A lawyer who previously worked as general counsel for the Washington Football Team reportedly sued Beth Wilkinson, who led the NFL's investigation into allegations of sexual harassment, mistreatment and verbal abuse within the franchise, in an attempt to get documents related to a former female team employee's 2009 sexual misconduct allegation against WFT owner Dan Snyder destroyed.
Per Will Hobson of the Washington Post, those documents were released Wednesday, but they were either heavily or entirely redacted. Wilkinson had attempted to make those documents public, leading to the legal fight.
The lawyer in question is David Donovan, who reportedly oversaw the team's investigation into the 2009 allegation, which was said to occur on Snyder’s private plane. The team and former employee settled out of court for $1.6 million, per Hobson, Beth Reinhard and Liz Clarke of the Washington Post.
The alleged misconduct reportedly occurred on a flight back from the Academy of Country Music Awards in Las Vegas.
Court records showcasing a dispute between Snyder and his business partners reveal that the latter group called the allegation "a serious accusation of sexual misconduct."
Per Hobson, Snyder called the allegations "meritless" and that he agreed to the seven-figure settlement at the behest of the team's insurance carrier.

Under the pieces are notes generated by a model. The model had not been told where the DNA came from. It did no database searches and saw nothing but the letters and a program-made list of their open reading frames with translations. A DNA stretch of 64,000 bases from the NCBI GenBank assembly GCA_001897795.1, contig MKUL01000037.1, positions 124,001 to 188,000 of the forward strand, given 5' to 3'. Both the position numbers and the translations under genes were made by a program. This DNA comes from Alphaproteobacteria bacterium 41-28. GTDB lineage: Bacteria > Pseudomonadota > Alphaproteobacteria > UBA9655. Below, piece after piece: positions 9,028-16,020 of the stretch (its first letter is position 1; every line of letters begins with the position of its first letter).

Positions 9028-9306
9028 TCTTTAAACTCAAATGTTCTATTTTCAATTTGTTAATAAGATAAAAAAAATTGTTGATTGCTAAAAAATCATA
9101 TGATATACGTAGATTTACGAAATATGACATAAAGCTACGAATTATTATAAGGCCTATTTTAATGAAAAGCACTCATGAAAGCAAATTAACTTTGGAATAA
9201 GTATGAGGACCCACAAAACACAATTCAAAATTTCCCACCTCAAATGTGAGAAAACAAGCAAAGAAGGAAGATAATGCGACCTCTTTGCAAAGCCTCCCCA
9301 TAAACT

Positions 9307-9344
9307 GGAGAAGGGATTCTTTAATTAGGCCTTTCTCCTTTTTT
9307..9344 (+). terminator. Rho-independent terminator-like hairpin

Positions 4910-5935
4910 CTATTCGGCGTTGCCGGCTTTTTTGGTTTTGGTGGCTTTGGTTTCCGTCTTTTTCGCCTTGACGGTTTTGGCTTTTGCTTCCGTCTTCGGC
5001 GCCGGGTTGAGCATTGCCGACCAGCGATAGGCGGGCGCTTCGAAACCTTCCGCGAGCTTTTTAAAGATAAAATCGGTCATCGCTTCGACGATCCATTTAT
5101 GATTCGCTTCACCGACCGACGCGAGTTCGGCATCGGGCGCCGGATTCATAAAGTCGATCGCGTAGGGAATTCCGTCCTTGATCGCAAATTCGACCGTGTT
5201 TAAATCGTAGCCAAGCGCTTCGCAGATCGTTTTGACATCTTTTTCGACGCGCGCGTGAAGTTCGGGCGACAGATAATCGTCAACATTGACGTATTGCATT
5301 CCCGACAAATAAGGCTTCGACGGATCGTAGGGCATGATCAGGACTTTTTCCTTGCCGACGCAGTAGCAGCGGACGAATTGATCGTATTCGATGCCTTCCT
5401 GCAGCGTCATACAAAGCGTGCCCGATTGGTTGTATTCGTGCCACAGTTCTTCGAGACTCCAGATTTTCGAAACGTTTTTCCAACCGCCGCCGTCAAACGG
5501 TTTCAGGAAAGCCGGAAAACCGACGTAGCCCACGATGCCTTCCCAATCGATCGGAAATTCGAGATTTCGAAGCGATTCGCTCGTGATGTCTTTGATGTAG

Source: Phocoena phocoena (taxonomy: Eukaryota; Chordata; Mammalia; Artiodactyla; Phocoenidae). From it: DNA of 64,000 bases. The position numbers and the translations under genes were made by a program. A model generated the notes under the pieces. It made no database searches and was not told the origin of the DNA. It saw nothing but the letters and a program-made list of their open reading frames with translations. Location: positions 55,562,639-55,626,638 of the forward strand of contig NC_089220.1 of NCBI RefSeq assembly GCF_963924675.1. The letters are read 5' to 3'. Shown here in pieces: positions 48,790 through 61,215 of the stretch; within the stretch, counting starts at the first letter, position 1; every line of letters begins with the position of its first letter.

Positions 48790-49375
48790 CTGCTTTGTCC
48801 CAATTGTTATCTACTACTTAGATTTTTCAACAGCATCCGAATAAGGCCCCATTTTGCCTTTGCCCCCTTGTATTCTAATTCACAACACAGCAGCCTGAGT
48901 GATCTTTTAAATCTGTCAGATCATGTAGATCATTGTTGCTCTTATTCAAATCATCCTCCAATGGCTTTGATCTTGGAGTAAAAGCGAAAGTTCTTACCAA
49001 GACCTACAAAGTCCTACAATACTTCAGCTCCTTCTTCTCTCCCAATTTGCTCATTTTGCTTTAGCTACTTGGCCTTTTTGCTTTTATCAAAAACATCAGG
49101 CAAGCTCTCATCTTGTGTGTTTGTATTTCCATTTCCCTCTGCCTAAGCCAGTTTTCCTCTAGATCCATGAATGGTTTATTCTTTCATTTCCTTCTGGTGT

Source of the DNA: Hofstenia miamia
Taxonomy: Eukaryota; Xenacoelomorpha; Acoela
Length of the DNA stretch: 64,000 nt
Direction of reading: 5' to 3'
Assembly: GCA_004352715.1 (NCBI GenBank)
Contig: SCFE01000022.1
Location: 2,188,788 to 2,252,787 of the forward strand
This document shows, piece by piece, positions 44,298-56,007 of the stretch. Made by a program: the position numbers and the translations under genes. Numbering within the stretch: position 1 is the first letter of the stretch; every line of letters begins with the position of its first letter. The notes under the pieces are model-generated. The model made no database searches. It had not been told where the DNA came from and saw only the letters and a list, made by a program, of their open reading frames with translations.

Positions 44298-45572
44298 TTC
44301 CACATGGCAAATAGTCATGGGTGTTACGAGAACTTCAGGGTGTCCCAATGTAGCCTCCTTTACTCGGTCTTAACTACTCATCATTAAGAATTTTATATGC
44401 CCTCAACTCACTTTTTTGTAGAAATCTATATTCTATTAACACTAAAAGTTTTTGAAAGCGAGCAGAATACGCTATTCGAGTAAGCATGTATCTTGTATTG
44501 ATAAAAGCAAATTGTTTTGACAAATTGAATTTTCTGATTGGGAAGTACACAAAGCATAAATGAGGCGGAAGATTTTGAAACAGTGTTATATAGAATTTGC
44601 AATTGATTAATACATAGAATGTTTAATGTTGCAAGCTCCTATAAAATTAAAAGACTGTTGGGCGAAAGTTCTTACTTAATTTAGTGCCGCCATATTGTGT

In July 2020, Hobson and Clarke spoke with over a dozen women who said they were sexually harassed and/or verbally abused by team employees.
That report led to the NFL's investigation. The league eventually fined WFT $10 million.
"Based on Wilkinson's review, the Commissioner concluded that for many years the workplace environment at the Washington Football Team, both generally and particularly for women, was highly unprofessional," a league statement read.
"Bullying and intimidation frequently took place and many described the culture as one of fear, and numerous female employees reported having experienced sexual harassment and a general lack of respect in the workplace."
Per the statement, Snyder acknowledged that he was responsible for the team's culture as its owner.